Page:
• Clinical Practice Improvement Activities. You will attest to which of the 112 activities — from nine subcategories — that you have completed for 90 consecutive days. For full credit, you must achieve 40 points. Each activity is given points based on medium weight (10 points) or high weight (20 points). Groups with more than 15 participants have these options for submission: two high-weighted, one high-weighted and two medium-weighted or four medium-weighted activities to receive full credit for this category. To continue to make this category easier for small practices (less than 16 participants), non-patient-facing clinicians and those in health professional shortage areas, these physicians will get double points for each activity completed (medium weight [20 points] and high weight [40 points]). Therefore, these groups would only need to submit one high-weight activity or two medium-weight activities for full credit.

Examples of Quality Measures

  • Diabetes: eye exam (report via claims, EHR, CMS web interface or registry)
  • Diabetic retinopathy: communication with the physician managing ongoing diabetes care* (report via claims, EHR, or registry)
  • Diabetic retinopathy: documentation of presence or absence of macular edema and level of severity of retinopathy (EHR reporting only)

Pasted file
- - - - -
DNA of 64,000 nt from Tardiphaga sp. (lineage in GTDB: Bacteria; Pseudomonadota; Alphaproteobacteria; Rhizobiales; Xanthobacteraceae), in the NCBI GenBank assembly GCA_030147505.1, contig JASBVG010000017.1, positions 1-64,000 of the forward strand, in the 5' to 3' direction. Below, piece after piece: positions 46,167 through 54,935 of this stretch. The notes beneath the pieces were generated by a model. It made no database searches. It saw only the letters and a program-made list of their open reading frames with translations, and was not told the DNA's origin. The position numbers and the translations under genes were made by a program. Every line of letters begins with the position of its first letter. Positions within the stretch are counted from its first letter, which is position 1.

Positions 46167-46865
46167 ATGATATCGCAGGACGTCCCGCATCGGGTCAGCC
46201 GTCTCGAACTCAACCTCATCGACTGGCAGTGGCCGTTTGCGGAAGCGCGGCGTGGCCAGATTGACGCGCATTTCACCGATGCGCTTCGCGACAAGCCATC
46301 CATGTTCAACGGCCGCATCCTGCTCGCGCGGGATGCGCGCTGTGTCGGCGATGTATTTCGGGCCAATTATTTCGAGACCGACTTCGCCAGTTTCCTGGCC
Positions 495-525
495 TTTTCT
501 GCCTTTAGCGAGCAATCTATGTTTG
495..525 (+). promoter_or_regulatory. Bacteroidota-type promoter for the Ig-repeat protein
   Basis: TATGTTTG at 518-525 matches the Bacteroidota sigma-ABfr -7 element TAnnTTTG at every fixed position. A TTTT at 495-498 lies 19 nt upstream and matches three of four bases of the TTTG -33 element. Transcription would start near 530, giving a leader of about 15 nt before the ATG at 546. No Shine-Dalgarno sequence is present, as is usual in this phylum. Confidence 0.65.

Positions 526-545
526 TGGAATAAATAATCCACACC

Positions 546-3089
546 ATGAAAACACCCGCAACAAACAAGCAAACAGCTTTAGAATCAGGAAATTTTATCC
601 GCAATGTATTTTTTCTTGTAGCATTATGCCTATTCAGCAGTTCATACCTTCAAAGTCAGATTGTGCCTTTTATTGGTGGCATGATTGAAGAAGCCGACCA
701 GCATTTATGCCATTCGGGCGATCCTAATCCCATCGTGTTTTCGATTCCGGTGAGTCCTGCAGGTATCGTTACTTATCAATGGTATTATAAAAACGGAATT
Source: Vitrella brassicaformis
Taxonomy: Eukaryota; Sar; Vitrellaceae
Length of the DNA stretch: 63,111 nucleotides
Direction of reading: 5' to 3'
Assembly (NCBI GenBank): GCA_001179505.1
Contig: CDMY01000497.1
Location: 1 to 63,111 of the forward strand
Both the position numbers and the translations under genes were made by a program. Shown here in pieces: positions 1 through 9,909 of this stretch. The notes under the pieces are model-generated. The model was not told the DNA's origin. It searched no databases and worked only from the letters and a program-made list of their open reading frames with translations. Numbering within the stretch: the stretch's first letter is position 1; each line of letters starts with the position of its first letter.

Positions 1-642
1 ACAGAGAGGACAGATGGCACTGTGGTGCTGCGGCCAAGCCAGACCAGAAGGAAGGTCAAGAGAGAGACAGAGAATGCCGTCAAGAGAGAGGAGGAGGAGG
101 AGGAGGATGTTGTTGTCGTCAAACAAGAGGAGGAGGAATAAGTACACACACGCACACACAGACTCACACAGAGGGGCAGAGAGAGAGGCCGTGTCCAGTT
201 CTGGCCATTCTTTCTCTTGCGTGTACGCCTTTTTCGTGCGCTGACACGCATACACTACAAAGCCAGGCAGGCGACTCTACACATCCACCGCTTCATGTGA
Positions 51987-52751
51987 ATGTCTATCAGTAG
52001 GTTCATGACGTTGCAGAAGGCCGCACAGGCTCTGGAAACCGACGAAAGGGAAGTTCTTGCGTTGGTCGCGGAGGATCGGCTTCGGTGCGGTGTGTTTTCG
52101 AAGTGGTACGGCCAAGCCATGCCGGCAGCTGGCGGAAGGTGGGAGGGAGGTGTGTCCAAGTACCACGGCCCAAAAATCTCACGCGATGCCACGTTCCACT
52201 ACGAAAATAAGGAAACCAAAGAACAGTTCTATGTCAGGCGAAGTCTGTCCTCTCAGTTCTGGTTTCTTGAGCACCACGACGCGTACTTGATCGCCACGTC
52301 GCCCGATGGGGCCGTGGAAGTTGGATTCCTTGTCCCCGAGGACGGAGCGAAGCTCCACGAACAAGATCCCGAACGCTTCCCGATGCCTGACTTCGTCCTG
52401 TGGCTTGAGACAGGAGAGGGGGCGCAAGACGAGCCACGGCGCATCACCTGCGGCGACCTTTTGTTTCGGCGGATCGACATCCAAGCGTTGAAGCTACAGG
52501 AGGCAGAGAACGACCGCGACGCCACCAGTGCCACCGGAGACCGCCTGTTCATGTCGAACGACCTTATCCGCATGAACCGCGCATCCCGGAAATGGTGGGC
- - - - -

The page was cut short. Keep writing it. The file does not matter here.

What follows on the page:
• Primary open-angle glaucoma (POAG): optic nerve evaluation (report via claims, EHR or registry)
  • POAG: reduction of IOP by 15% or documentation of a plan of care*+ (report via claims or registry)
  • AMD: counseling on antioxidant supplement (report via claims or registry)
  • AMD: dilated macular examination (report via claims or registry)
  • Use of high-risk medications in the elderly: (report via EHR or registry)
  • Controlling high blood pressure*+: (report via claims, EHR, CMS web interface, or registry)
  • Closing the referral loop: receipt of specialist report* (EHR reporting only)
  • Documentation of current medications in the medical record*: (report via claims, EHR or registry)
  • Preventive care and screening: tobacco use: screening and cessation intervention (report via claims, EHR, CMS web interface or registry)

* high priority measure; + outcomes measure


MACRA continues to undergo modification for the purpose of achieving better outcomes delivered with less time and cost to the patient and health care system. By familiarizing yourself with MACRA and your role as an eligible provider, you can benefit from the program, while your patients receive exceptional care. OM